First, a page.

They say they are working together to manage the feral cat population at Hart Park.

And they are. They do.

But sometimes it seems Kern County Animal Services and feline advocate group The Cat People see the issue of cats in the park with different eyes and from different perspectives.

Following publication of last week's story about the hundreds of cats in the park and efforts to both feed them with one hand and move them with the other, two individuals associated with The Cat People told The Californian that the county had set a goal (or deadline) with some flexibility to remove hundreds of cats from the park by June.

Reached early Thursday, Cat People President Barb Hays took a more cautious view.

"I think that is their goal," Hays said of the county, "but we all realize that some of the really frightened, less sociable cats will be much more difficult to remove — those have to be trapped and most have been (trapped) at one point so it will be harder to do this.

"I would like to say that is a lofty but necessary goal," she said. "You should talk to county people."

Kern County Administrative Officer Ryan Alsop said any confusion is likely related to a mutual agreement between Animal Services and The Cat People.

"They've identified a six-month window, which ends in June," Alsop said, "mainly related to their safety and overall efficacy of capturing those they can to put up for adoption. There was never a deadline given or set by my office or made clear to anyone."

"The bottom line is that the feral cats out at Hart Park are a problem on several levels," he said. "Everyone involved agrees and we are working collaboratively together to manage the problem. Success ultimately is far fewer feral cats running around out there."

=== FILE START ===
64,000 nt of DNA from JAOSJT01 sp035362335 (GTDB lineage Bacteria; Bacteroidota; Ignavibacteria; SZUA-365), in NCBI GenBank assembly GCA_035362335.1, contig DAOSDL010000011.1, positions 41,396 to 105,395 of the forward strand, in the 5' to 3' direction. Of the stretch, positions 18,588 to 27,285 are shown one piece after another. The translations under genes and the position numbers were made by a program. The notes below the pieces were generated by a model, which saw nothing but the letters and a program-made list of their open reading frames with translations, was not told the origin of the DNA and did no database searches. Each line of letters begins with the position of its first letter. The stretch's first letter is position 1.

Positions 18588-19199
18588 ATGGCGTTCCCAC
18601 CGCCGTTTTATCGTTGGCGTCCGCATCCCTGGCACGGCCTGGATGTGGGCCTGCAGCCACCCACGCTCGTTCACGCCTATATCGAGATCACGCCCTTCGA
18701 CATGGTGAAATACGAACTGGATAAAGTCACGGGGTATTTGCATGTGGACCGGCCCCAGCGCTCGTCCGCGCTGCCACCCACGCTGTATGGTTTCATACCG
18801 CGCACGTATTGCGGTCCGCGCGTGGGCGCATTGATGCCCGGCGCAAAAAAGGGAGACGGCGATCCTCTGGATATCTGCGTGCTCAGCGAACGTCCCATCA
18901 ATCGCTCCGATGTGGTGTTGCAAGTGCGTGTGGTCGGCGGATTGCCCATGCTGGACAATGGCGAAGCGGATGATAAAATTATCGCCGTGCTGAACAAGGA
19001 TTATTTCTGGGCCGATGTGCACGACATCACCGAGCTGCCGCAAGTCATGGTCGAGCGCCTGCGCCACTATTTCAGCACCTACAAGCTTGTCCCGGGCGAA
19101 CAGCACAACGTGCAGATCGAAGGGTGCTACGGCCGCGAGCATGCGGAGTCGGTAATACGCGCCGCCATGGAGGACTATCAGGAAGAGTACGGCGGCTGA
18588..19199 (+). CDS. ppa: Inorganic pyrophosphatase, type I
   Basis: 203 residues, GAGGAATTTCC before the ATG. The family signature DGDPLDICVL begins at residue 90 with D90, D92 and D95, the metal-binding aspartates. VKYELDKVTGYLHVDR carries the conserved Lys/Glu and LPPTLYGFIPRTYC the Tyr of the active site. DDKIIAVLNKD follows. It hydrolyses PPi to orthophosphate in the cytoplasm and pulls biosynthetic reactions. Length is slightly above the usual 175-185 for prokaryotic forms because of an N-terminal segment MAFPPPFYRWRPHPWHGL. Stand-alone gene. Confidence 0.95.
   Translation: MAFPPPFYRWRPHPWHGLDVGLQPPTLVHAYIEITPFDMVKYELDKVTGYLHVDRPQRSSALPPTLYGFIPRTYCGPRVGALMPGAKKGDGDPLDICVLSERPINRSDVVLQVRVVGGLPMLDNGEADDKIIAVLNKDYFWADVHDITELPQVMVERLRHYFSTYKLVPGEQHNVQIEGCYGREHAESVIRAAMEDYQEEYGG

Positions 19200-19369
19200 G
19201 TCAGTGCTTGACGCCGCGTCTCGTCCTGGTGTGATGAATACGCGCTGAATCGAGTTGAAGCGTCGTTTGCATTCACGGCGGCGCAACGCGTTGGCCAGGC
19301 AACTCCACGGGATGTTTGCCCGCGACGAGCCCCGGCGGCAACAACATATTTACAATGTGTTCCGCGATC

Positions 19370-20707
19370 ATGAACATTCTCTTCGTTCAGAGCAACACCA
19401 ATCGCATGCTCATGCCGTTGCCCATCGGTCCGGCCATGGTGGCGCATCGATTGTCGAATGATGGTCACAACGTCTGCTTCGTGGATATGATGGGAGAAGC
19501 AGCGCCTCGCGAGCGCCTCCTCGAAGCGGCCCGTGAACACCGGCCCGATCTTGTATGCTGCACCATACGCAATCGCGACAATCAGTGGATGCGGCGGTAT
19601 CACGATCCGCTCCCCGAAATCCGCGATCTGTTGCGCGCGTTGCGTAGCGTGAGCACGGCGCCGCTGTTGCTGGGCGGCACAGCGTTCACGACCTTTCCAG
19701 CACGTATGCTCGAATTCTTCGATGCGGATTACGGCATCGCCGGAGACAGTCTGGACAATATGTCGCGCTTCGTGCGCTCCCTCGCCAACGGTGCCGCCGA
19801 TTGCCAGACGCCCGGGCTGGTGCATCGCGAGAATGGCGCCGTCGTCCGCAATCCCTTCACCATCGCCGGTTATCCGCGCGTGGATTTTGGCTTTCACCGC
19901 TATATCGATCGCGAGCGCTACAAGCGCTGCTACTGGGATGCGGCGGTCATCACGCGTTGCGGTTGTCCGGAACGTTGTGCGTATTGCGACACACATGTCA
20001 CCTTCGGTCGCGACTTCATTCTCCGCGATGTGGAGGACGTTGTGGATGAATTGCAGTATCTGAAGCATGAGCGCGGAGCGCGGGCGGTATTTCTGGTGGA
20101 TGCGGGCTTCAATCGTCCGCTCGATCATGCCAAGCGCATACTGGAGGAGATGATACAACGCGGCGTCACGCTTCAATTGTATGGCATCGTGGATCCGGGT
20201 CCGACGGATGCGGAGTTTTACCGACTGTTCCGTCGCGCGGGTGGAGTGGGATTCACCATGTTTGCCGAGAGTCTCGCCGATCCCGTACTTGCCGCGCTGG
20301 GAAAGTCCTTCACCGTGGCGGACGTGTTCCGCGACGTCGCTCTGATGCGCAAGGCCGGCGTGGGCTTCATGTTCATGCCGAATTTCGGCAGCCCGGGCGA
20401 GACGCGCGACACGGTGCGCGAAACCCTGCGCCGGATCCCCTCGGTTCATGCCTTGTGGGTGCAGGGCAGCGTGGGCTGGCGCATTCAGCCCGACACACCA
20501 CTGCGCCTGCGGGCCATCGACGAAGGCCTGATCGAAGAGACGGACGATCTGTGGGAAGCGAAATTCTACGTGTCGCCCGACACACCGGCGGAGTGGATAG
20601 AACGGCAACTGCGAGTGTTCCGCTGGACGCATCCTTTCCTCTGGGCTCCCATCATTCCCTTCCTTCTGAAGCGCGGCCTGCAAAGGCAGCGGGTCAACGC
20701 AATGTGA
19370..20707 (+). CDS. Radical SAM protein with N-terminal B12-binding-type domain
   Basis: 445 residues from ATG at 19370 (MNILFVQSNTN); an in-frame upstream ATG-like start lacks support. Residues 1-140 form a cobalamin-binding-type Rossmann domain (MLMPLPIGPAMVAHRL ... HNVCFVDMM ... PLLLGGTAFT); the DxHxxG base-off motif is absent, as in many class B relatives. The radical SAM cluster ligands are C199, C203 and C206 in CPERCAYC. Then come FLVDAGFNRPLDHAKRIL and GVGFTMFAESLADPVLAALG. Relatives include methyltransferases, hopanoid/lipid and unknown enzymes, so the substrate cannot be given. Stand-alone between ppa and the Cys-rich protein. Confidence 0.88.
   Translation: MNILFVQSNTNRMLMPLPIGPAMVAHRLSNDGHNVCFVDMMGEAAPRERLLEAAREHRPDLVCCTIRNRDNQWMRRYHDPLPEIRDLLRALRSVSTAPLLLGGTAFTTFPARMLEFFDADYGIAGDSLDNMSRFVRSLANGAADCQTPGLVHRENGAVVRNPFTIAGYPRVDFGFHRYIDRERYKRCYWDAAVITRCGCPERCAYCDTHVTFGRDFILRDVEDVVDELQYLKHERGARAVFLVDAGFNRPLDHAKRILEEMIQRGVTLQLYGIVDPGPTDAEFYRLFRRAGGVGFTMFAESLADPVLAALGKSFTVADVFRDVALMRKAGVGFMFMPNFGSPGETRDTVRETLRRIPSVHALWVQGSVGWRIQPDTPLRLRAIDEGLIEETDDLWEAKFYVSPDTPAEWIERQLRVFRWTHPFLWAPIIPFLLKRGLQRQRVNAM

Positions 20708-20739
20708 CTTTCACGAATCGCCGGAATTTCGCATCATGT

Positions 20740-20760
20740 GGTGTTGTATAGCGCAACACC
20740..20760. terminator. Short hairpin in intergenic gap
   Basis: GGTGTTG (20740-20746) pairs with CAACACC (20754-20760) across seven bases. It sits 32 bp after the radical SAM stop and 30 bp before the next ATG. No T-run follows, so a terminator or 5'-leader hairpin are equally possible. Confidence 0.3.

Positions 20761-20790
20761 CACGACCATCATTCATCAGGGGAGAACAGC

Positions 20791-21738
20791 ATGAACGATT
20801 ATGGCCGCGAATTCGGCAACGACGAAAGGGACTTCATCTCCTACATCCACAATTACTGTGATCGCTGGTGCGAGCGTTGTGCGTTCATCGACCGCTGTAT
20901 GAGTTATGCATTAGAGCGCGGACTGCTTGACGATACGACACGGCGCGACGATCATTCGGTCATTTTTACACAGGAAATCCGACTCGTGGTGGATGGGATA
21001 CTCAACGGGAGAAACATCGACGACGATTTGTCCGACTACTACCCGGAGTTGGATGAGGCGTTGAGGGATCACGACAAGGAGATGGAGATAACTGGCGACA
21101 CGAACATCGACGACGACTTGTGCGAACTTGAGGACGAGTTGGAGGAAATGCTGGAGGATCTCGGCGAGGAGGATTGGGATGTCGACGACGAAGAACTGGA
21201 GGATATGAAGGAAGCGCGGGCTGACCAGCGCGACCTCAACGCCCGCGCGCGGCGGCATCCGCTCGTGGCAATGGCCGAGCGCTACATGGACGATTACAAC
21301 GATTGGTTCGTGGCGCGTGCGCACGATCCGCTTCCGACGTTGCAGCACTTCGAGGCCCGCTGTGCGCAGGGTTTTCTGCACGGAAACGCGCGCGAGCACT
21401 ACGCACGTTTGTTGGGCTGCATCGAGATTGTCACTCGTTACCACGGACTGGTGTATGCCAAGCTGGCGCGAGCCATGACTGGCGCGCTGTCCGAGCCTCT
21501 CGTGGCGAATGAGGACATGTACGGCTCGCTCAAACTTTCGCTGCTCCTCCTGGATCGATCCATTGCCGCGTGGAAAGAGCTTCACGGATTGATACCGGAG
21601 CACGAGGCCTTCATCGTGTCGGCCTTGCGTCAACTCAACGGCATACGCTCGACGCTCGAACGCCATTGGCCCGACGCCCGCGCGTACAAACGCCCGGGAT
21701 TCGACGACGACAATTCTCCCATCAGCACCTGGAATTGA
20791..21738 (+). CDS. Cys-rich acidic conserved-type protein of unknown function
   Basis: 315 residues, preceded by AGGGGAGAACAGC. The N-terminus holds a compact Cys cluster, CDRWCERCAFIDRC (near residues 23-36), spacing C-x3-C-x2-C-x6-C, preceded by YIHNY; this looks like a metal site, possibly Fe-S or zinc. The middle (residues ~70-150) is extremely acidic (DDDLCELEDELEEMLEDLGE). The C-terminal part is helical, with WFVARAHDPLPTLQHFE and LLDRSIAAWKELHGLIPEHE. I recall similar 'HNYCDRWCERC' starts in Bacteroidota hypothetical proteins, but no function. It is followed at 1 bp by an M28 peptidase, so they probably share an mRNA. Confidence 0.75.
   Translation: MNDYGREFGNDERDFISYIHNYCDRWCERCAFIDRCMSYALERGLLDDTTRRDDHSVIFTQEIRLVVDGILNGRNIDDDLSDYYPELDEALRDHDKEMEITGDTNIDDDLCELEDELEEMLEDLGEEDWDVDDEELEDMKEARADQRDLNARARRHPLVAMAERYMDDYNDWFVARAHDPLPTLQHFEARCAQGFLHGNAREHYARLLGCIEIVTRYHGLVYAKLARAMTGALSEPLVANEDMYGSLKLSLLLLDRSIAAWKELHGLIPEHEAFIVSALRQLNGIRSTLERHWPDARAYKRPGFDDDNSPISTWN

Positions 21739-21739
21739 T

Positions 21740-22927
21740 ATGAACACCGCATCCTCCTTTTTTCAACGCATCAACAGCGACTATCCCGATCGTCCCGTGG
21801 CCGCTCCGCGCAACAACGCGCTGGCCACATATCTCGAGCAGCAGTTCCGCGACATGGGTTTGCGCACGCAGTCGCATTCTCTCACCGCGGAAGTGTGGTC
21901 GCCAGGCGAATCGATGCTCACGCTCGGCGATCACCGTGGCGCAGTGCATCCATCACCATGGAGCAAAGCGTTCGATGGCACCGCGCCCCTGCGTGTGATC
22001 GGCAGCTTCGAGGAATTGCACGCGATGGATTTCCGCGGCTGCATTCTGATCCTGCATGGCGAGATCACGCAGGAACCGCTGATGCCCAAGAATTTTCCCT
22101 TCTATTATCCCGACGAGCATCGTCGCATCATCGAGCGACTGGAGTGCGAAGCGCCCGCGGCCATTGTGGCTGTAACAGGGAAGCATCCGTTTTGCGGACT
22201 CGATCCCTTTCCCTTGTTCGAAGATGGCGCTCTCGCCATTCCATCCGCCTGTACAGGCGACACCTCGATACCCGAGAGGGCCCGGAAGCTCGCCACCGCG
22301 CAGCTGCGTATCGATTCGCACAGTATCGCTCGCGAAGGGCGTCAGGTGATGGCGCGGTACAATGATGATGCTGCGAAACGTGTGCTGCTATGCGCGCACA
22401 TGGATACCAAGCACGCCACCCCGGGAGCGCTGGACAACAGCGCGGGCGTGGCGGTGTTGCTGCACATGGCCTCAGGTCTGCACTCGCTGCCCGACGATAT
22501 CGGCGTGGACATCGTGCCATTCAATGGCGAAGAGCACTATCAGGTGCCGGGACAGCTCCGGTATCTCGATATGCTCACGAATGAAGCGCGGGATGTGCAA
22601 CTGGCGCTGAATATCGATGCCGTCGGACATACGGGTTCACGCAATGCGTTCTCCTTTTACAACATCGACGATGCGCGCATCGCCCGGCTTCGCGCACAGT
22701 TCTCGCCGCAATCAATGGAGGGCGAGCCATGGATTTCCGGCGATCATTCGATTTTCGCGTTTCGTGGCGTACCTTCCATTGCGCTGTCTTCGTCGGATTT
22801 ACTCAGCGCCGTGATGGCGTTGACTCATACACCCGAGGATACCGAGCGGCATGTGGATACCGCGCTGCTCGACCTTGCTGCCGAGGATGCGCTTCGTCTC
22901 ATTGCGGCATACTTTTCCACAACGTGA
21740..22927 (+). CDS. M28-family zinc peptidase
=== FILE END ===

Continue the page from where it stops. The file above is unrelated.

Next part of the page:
The county has a plan for improvements at the park — staggered each year over the next several. Improvements are in the works for bathrooms, trails, fencing, signage and overall public safety out at the park.

The effort to manage the cat population is a collaboration between the two entities, said county Animal Services Director Nick Cullen.

"Nothing was put on paper, as they (The Cat People) are not and cannot be obligated to help find these cats forever homes. But keep in mind, these volunteers love these cats dearly, and are passionate about them being well-taken care of long-term. As far as financial support, no. Logistical support comes when the cats come to us. We handle placement."

"The Cat People volunteers are bringing the cats to our Fruitvale shelter about five or 10 at a time," he said.

Through education and enforcement, if the county can manage to get people to stop introducing new cats to the park, and cat advocates continue to succeed in getting friendly cats removed and adopted, then the remaining neutered feral or unsocialized cats can live out their lives in the park.

Convincing people not to dump cats in the park could be difficult, but Cullen is willing to try.